ANAHEIM -- Efren Navarro's father is 68 years old now. His body is spent from three decades of replacing anchor spikes for the Union Pacific Railroad, worn from the leukemia that struck three years ago. And he needs a bone-marrow transplant, with no immediate donor in sight.
You'd never know it, though.
Not with the way Efren Sr. darts out of bed after exhaustive chemotherapy sessions, or the active lifestyle he still leads, or the way he smiles while watching his only son live out his only dream of playing for his hometown team. Efren Jr. still marvels at it all.
"Nothing fazes him," Navarro said of his dad. "I tell him, 'What motivates you? I want to have what you have.' He tells me, 'Son, it's just never giving up; always just putting one foot in front of the other.' I tell him I took a lot from him, just the fact of proving people wrong and working hard. He put that in me."
It takes a lot of that -- work, focus, pride and, in many ways, sheer stubbornness -- to beat the odds overcome by Navarro and the Angels teammate he shares a lot in common with, Matt Shoemaker.
Shoemaker went undrafted after his redshirt-junior year at Eastern Michigan University. But six years later, the 27-year-old has emerged as a rotation stalwart, winning 10 games and posting a 3.89 ERA for a team with the second-best record in the Majors.
Navarro was plucked out of the University of Nevada, Las Vegas in the final round of the 2007 First-Year Player Draft, and he finally got his chance during his age-28 season in 2014, sporting a .268/.336/.392 slash line while becoming the primary designated hitter for the American League's second-highest-scoring offense.
On a team of stars, they've somehow found their way.
"They're not famous names, they're not first-round Draft picks, they're not sexy tool guys," Angels general manager Jerry Dipoto said of Navarro and Shoemaker. "They just know how to play, and that's very important."
And it all comes back to something the Halos place a premium on -- controlling counts.
Navarro couldn't pass the Class A level in his first three years of professional baseball, was almost cut in his first stint of Double-A and spent three full seasons in Triple-A because he didn't possess the power of a prototypical first baseman. But the Angels have a stat called productive team plate appearances, which is any walk, hit by pitch, out advancing a lead runner, sac fly, sac bunt or eight-pitch at-bat. And almost every year, Navarro led the organization in that category.
Shoemaker barely tops 90 mph and gave up nearly 10 hits per nine innings in his Minor League career, a big reason why he didn't even play his first full season of Triple-A until age 25. But Shoemaker was frequently considered the Halos' prospect most likely to get ahead of hitters, stay ahead of hitters and put them away.
Shoemaker is, as Dipoto said, "the pitcher alternative of Efren."
Navarro got his scholarship to UNLV as a pitcher; Shoemaker got to Eastern Michigan as a pretty good corner infielder.
Navarro had surgery on his left elbow right before his junior year and missed the first three weeks of the season; Shoemaker broke his left arm right before his redshirt-junior year and missed the first week of the season.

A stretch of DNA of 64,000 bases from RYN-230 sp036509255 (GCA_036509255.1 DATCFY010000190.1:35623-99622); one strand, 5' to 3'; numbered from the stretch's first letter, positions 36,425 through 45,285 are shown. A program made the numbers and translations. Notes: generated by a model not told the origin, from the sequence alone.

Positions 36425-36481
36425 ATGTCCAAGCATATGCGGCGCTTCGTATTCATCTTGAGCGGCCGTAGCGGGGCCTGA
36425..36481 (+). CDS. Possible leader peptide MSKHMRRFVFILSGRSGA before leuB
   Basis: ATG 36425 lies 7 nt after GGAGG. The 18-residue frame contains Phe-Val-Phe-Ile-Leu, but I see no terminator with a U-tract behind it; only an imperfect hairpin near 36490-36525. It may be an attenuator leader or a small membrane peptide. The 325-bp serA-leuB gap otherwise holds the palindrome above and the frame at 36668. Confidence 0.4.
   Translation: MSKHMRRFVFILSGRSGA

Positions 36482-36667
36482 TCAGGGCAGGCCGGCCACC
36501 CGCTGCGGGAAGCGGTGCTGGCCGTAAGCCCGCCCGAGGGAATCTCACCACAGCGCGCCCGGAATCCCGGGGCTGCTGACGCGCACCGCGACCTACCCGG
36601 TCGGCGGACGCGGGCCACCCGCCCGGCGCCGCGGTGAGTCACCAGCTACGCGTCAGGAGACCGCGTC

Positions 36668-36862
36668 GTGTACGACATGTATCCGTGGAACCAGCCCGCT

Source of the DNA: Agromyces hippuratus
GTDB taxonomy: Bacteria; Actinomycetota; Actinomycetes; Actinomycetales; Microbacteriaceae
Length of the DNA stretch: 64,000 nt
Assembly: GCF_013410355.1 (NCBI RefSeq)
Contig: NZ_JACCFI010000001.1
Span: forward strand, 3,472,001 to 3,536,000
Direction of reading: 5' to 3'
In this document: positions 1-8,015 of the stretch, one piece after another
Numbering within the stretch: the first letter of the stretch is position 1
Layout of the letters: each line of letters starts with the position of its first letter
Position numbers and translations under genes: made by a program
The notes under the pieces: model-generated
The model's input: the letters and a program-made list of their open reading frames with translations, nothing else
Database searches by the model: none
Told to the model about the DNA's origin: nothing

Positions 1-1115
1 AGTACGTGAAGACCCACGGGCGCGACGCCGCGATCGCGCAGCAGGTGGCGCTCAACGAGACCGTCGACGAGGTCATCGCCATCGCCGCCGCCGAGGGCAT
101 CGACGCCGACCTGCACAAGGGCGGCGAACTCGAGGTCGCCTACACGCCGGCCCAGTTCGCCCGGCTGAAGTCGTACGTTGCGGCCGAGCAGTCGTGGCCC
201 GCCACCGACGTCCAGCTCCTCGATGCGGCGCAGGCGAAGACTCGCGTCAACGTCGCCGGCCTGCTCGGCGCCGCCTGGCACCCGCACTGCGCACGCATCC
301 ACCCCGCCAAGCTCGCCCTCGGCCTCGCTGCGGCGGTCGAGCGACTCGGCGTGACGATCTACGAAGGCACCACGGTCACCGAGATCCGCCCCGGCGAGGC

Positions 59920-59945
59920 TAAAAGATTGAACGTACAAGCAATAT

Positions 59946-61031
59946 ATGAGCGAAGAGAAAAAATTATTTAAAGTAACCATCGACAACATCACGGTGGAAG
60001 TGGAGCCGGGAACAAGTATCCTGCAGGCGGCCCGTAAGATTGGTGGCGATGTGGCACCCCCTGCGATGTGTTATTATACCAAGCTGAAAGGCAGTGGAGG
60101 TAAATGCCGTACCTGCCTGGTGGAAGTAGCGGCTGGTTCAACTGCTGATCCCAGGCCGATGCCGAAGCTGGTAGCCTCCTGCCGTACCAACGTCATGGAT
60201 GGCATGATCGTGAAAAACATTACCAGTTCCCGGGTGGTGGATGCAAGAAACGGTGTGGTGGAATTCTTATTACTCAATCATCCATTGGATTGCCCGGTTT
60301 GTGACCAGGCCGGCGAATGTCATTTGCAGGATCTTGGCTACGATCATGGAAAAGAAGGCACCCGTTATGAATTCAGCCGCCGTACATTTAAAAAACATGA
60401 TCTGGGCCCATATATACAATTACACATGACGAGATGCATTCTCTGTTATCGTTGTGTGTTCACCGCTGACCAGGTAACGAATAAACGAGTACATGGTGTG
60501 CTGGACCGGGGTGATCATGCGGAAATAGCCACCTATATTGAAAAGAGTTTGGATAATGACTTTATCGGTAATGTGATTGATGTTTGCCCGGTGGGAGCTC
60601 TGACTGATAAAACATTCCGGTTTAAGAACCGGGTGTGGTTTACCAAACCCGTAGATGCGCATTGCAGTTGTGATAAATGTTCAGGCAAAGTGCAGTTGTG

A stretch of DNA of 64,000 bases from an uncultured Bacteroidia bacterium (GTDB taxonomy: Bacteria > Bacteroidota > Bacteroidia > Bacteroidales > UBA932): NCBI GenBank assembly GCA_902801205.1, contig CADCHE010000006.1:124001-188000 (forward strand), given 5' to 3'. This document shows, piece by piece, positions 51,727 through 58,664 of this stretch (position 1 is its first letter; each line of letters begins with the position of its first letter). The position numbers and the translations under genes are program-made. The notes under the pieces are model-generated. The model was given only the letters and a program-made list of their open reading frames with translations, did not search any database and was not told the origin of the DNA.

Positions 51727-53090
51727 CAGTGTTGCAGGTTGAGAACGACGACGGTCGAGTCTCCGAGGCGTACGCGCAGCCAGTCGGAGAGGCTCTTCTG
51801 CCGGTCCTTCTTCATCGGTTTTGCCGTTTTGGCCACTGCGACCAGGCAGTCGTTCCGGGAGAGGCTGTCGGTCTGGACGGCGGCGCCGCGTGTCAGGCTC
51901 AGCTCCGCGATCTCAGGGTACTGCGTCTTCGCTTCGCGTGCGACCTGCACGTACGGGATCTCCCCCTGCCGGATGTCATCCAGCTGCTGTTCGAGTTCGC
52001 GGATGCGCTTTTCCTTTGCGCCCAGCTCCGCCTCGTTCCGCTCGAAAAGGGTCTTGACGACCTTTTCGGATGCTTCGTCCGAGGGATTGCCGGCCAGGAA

Navarro thought the Angels would take him in the 28th round, but they balked at his off-the-cuff demand for "no less than $20,000" and didn't draft him until Round 50, eventually getting him for $15,000.
Shoemaker watched 1,453 players get selected instead of him during the 2007 Draft, and he was all set to cash in on his final year of college eligibility when Halos scout Joel Murrie offered him $10,000 to sign as an undrafted free agent.
"I can picture it like it was yesterday," Shoemaker's wife and longtime girlfriend, Danielle, said of Draft day. "He was just sitting there, on his laptop, watching the rounds go by. I was so sad for him."
Danielle, a paralegal in Michigan, admits there have been times when she wondered if this was all worth it, because the paychecks don't justify the grind when you toil in the Minor Leagues. But she always encouraged Shoemaker, because "I knew he wanted it so bad."
It would've been practical -- necessary, even -- for the couple to take a long, hard look at their situation and set a deadline for Shoemaker to either reach the Major Leagues or go another route.
"That's something we actually tried to discuss," Shoemaker said. "But knowing my love for the game and wanting to play it, we never could put a time on it. So what we really did was just take each year."
For Shoemaker, the defining moment came on July 26, when his family and friends traveled from Trenton, Mich., to Southern California to watch him beat his hometown Tigers, and Justin Verlander, with seven scoreless innings.
Danielle, of course, was in the stands.
"I just always knew he would be able to get here; it was just a matter of when," Danielle said. "Because he had so much talent, and he's so optimistic and he has so much perseverance."
For Navarro, it came last week at Dodger Stadium for the start of the annual Freeway Series, when his parents and sisters were given field passes to watch batting practice for the two teams they've always followed -- and for the game Navarro could only dream of playing in.
On Efren Navarro Sr.'s back that afternoon was the red Angels jersey from his son's Major League debut, fitting him as if it were his own.
"It's such a great honor to see him here," Efren Sr. said in Spanish. "He always talked about getting here, and here he is."
Alden Gonzalez is a reporter for MLB.com. Read his blog, Gonzo and "The Show", and follow him on Twitter @Alden_Gonzalez. This story was not subject to the approval of Major League Baseball or its clubs.